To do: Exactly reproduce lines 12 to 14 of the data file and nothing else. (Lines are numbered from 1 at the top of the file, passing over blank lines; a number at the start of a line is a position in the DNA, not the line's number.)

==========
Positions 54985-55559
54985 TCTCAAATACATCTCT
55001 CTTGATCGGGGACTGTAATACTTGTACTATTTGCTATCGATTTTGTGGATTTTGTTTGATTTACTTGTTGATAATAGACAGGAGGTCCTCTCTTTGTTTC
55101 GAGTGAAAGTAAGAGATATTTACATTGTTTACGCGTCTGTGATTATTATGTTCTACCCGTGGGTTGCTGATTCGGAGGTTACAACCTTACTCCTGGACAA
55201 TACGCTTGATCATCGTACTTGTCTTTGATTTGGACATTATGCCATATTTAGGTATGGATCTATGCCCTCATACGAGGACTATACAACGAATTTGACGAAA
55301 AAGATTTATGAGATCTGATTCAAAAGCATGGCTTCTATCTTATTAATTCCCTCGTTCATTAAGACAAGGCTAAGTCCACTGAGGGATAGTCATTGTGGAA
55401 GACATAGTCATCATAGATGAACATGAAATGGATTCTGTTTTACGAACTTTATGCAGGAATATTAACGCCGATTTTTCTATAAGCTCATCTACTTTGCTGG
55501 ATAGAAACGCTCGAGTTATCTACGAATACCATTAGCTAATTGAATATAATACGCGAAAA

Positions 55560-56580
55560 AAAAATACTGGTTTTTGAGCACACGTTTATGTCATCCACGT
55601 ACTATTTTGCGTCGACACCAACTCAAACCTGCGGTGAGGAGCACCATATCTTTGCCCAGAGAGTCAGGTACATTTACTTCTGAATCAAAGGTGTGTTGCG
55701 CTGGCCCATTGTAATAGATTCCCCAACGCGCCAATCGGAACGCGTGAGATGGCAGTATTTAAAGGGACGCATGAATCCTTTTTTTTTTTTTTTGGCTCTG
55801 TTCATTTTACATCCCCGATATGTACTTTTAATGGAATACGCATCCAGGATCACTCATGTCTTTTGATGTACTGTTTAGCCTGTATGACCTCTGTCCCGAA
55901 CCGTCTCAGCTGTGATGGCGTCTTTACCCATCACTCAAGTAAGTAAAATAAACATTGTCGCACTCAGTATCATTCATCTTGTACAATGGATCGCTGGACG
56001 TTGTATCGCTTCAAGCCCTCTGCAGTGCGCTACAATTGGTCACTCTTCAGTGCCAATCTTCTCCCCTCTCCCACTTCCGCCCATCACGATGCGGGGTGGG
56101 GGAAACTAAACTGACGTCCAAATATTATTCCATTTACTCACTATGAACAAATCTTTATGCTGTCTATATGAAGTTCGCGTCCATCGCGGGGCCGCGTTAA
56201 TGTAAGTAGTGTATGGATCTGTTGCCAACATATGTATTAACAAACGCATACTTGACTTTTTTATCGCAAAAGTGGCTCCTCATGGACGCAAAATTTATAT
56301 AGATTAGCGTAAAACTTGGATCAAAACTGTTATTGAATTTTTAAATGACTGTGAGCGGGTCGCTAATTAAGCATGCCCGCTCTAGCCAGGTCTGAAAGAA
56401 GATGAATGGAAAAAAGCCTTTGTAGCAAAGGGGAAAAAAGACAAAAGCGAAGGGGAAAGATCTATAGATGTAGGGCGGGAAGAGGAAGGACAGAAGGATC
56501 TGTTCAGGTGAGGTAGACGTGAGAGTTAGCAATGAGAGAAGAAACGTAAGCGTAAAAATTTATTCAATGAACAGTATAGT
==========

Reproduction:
55701 CTGGCCCATTGTAATAGATTCCCCAACGCGCCAATCGGAACGCGTGAGATGGCAGTATTTAAAGGGACGCATGAATCCTTTTTTTTTTTTTTTGGCTCTG
55801 TTCATTTTACATCCCCGATATGTACTTTTAATGGAATACGCATCCAGGATCACTCATGTCTTTTGATGTACTGTTTAGCCTGTATGACCTCTGTCCCGAA
55901 CCGTCTCAGCTGTGATGGCGTCTTTACCCATCACTCAAGTAAGTAAAATAAACATTGTCGCACTCAGTATCATTCATCTTGTACAATGGATCGCTGGACG